Belarus Leader: The U.S. Is Secretly Building Military Bases in Ukraine; 'We Cannot Allow This'

By Patrick Goodenough | September 28, 2021 | 4:40am EDT
Russian President Vladimir Putin and Belarusian President Alexander Lukashenko in Moscow. (Photo by Sasha Mordovets/Getty Images)
Russian President Vladimir Putin and Belarusian President Alexander Lukashenko in Moscow. (Photo by Sasha Mordovets/Getty Images)

(CNSNews.com) – Belarusian President Alexander Lukashenko claimed on Monday that the United States was covertly setting up military bases in Ukraine, adding that he and Russian President Vladimir Putin were discussing the issue “and have agreed that some action should be taken there.”

“They are dragging NATO troops there, to Ukraine,” Lukashenko told his security chiefs. “Under the guise of training centers, they are actually creating bases. The United States is creating bases in Ukraine. It is clear that we need to react to this.”

If Belarus and Russia failed to respond, he said, they would be confronted by an unacceptable security situation on their borders, including the deployment of missiles.

“We did not subscribe to this and we cannot allow this,” he said.

In Moscow, Kremlin spokesman Dmitry Peskov confirmed that Putin and Lukashenko have discussed concerns about the deployment of NATO assets in Ukraine.

“The topic of the potential expansion of NATO’s military infrastructure to the territory of Ukraine has been repeatedly mentioned by President Putin,” the TASS state news agency quoted Peskov as saying.

He said Putin had told Lukashenko that expanding NATO infrastructure into Ukraine would be crossing a “red line” for Moscow. The TASS report did not cite Peskov as responding specifically to claims about the U.S. secretly setting up bases in Ukraine.

The uptick in rhetoric comes less than a fortnight after Russia and Belarus wrapped up massive joint military exercises, and amid deep disputes between Lukashenko and his European Union neighbors.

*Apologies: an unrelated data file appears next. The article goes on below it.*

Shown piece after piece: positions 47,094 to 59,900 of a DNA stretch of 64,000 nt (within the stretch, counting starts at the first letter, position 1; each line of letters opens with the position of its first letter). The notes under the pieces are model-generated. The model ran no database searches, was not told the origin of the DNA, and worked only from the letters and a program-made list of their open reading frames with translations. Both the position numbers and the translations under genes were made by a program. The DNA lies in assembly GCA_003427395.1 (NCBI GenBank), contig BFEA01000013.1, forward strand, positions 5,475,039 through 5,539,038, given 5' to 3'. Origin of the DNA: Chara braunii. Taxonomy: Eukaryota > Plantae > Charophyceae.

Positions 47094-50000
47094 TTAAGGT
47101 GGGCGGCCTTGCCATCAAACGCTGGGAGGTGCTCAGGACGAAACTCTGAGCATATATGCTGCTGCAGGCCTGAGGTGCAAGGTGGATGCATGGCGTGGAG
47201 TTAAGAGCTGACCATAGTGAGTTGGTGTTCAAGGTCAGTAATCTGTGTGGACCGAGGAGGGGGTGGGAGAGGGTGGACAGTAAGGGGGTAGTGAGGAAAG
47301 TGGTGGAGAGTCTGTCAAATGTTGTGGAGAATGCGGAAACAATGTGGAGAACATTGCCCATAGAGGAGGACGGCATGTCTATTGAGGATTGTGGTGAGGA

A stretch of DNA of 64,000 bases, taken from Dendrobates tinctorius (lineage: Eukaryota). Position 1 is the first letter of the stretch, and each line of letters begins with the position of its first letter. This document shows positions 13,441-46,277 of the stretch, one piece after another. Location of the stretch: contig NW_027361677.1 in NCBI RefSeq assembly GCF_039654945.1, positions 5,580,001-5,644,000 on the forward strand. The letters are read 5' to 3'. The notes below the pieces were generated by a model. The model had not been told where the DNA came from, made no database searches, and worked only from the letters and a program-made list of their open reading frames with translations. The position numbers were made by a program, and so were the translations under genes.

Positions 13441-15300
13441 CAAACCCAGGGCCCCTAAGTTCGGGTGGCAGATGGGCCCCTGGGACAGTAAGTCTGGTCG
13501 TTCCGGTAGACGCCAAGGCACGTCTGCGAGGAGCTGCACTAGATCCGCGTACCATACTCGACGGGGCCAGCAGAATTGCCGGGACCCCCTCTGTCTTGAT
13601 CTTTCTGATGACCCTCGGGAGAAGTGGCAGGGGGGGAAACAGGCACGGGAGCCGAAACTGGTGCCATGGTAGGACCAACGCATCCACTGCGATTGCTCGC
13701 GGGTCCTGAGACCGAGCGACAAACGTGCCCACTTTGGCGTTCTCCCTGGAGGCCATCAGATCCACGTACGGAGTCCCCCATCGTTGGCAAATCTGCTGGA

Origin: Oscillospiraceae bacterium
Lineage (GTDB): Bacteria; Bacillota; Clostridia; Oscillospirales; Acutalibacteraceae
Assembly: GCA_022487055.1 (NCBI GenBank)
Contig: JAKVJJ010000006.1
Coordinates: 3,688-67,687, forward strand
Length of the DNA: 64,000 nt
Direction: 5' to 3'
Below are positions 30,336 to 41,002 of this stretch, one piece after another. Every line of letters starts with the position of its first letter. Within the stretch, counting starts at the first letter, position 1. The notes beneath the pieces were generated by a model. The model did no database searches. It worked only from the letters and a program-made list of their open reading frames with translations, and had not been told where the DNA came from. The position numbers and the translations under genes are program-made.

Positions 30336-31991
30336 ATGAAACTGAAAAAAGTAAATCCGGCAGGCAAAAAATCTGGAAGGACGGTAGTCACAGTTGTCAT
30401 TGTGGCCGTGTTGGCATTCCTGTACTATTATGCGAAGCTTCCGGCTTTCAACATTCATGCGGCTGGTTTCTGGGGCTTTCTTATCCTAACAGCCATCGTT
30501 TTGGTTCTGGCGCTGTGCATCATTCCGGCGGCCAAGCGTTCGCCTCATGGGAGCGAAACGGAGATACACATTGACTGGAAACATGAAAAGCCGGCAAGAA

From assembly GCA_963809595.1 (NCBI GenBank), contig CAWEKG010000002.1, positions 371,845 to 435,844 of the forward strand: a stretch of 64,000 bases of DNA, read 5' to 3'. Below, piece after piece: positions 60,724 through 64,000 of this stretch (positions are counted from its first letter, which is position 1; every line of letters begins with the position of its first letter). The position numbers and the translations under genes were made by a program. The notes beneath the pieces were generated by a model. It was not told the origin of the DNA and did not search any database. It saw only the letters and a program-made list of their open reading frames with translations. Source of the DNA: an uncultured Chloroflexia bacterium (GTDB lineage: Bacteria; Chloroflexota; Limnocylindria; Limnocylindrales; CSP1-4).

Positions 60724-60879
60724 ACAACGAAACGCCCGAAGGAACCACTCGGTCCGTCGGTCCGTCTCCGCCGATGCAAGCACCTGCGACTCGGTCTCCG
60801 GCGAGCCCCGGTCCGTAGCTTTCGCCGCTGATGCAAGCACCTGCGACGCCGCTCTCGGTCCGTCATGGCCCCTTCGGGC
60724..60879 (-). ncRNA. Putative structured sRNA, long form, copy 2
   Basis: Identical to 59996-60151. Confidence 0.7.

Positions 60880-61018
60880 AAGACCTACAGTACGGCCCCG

The autocrat sometimes labeled “Europe’s last dictator” has been targeted for E.U. and U.S. sanctions since allegedly stealing an election last summer, cracking down on subsequent protests, and imprisoning opposition leaders.

 

In response, Lukashenko has been accused by neighboring Poland and Lithuania, members of both the E.U. and NATO, of facilitating a stream of illegal migration across their borders, in what critics have called a form of “hybrid warfare.”

 

The U.S. government has joined the criticism. In a phone conversation with Lithuanian Prime Minister Ingrida Simonyte earlier this month, National Security Advisor Jake Sullivan “condemned the Lukashenko regime’s orchestration of irregular migrant flows across its borders,” according to a NSC spokesperson.

(At the U.N. in New York on Monday, Belarusian Foreign Minister Vladimir Makei hit back, ridiculing the notion that Belarus, with a population of 10 million, could wage “hybrid war” against the E.U. with its population of 500 million – “even if we had the muscles of Arnold Schwarzenegger.”)

In addition to the tensions on his northern and western borders, Lukashenko also has an ax to grind with his southern neighbor, Ukraine, accusing it of supporting the Belarusian pro-democracy opposition.

The two countries, which share a long border, were both formerly part of the Soviet Union. But while Ukraine is pushing for Euro-Atlantic integration and aspires to join NATO – a prospect bitterly opposed by the Kremlin – Belarus remains Russia’s only European ally.

Reacting to Monday’s remarks by Peskov, Ukrainian Foreign Minister Dmytro Kuleba tweeted, “Putin’s ‘red lines’ are limited to Russia’s borders.”

“On our side of the Ukrainian-Russian border we can figure out ourselves what to do in the interests of the Ukrainian people, as well as Ukraine’s and Europe’s security,” he added.

A spokesman for Ukraine’s foreign ministry, Oleg Nikolenko, called Lukashenko’s accusations “groundless” propaganda.

“It is obvious that Alexander Lukashenko has already fully mastered the patterns of Russian propaganda rhetoric about threats from the West and Ukraine in particular,” he told Ukraine’s national news agency, Ukrinform.

While Lukashenko was busy talking about “illusory American bases” in Ukraine, Nikolenko said, he was “simultaneously turning our neighboring Belarus into Russia’s military base.”

Nikolenko advised Belarus to focus on preserving its own sovereignty and independence, “rather than becoming an appendage of Russia.”

Annual military exercises between Ukraine, the United States, and a number of NATO allies and partners, are currently underway in western Ukraine.

On the day they began, Russia began a three-day naval exercise in the Black Sea, firing at targets off the coast of Ukraine’s strategic Crimea peninsula, which it has occupied since 2014.

And on Monday, Russia kicked off more military drills, this time in Crimea itself.

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